Days of heavy and persistent rain have triggered flooding across eastern India.
Thirty nine people have died in the floods since the rains began on Monday. Many of those who lost their lives were killed when they were swept away by flood waters or were crushed when their homes collapsed on them.
The floods have inundated home and businesses and destroyed crops, a major problem in a region known as the Rice Bowl of India.
More than 70,000 people have been evacuated from low-lying villages, and train routes have been suspended because some of the lines are underwater.
This is the time of the northeast monsoon across India, also called the winter monsoon. It is the wettest time of the year for many eastern parts of the country, but the rains over the past week have been exceptionally heavy.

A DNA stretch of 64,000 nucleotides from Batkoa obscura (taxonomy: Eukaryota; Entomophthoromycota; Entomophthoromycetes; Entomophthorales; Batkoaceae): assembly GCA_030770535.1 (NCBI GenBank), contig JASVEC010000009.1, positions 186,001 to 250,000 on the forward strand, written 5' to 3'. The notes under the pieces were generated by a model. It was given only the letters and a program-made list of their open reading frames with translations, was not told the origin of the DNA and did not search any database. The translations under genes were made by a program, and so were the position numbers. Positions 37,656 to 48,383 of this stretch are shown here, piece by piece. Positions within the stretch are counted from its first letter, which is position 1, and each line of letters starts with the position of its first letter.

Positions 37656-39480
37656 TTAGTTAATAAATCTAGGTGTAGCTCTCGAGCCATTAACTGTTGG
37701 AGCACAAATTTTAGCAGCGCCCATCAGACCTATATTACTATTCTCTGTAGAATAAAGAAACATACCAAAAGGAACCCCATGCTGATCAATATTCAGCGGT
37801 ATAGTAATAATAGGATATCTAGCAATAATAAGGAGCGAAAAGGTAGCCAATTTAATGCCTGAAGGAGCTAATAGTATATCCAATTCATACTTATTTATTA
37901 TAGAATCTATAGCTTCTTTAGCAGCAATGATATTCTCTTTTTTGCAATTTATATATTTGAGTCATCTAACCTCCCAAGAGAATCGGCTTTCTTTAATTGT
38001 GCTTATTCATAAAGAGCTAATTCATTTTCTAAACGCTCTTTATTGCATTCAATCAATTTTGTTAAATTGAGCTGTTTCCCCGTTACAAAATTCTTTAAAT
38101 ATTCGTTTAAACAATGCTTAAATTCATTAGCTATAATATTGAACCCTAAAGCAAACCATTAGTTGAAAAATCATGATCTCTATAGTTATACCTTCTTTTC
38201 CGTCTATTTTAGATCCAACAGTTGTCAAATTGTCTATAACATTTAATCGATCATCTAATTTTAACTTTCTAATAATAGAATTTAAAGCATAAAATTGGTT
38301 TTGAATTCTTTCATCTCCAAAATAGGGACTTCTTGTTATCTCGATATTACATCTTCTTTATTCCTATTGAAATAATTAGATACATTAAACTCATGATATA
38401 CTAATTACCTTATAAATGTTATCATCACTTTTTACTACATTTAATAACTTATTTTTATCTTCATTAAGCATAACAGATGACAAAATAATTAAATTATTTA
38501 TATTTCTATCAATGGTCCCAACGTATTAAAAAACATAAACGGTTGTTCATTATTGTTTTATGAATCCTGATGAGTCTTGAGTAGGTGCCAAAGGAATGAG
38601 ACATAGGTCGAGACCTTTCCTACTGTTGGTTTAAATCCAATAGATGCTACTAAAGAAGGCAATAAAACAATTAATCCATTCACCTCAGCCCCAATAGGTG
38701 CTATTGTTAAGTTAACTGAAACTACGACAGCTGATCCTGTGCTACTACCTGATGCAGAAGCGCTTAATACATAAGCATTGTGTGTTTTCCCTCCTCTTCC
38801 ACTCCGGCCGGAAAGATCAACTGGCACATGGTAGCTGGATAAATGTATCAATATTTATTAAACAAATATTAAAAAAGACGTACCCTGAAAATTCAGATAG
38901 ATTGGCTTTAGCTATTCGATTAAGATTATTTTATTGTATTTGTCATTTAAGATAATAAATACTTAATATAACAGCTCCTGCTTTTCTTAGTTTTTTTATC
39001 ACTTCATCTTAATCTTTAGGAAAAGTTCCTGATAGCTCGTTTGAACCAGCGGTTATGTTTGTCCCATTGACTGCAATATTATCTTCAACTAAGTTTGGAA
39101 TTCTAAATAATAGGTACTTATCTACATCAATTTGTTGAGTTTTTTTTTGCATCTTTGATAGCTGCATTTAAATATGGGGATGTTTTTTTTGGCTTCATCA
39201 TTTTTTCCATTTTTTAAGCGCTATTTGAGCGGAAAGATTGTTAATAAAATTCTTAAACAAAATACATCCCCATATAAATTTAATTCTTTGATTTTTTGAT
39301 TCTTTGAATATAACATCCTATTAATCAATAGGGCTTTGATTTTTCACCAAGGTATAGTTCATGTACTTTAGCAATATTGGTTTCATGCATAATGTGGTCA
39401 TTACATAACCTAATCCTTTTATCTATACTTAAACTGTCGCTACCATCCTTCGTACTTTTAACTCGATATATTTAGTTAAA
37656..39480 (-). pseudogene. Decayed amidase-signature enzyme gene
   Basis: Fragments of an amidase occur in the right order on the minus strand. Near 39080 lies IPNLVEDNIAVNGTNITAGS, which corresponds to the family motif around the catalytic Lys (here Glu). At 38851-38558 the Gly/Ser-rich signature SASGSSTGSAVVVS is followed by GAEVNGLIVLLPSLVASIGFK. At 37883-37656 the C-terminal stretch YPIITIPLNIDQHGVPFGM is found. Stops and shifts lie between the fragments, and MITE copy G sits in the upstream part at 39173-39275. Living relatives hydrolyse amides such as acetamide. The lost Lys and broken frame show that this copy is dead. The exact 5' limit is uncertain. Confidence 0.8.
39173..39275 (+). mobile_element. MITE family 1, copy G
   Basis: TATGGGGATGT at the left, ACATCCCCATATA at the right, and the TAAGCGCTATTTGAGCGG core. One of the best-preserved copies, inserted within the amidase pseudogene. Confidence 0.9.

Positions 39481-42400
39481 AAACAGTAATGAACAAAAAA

Kalingapatam reported 666mm of rain in just 5 days, and nearly half of that fell in 24 hours. This is approximately three times the average rainfall that would be expected in the entire month.
The area currently affected by the severe weather is the same region that was hit just a few weeks earlier by Cyclone Phailin. A major catastrophe was avoided due to the diligence of the emergency services who evacuated nearly a million people from the path of the storm.
Cyclone Phailin destroyed hundreds of thousands of homes, but the death toll was kept low.
The rain is now expected to ease across the region, which will allow the flood water to slowly recede.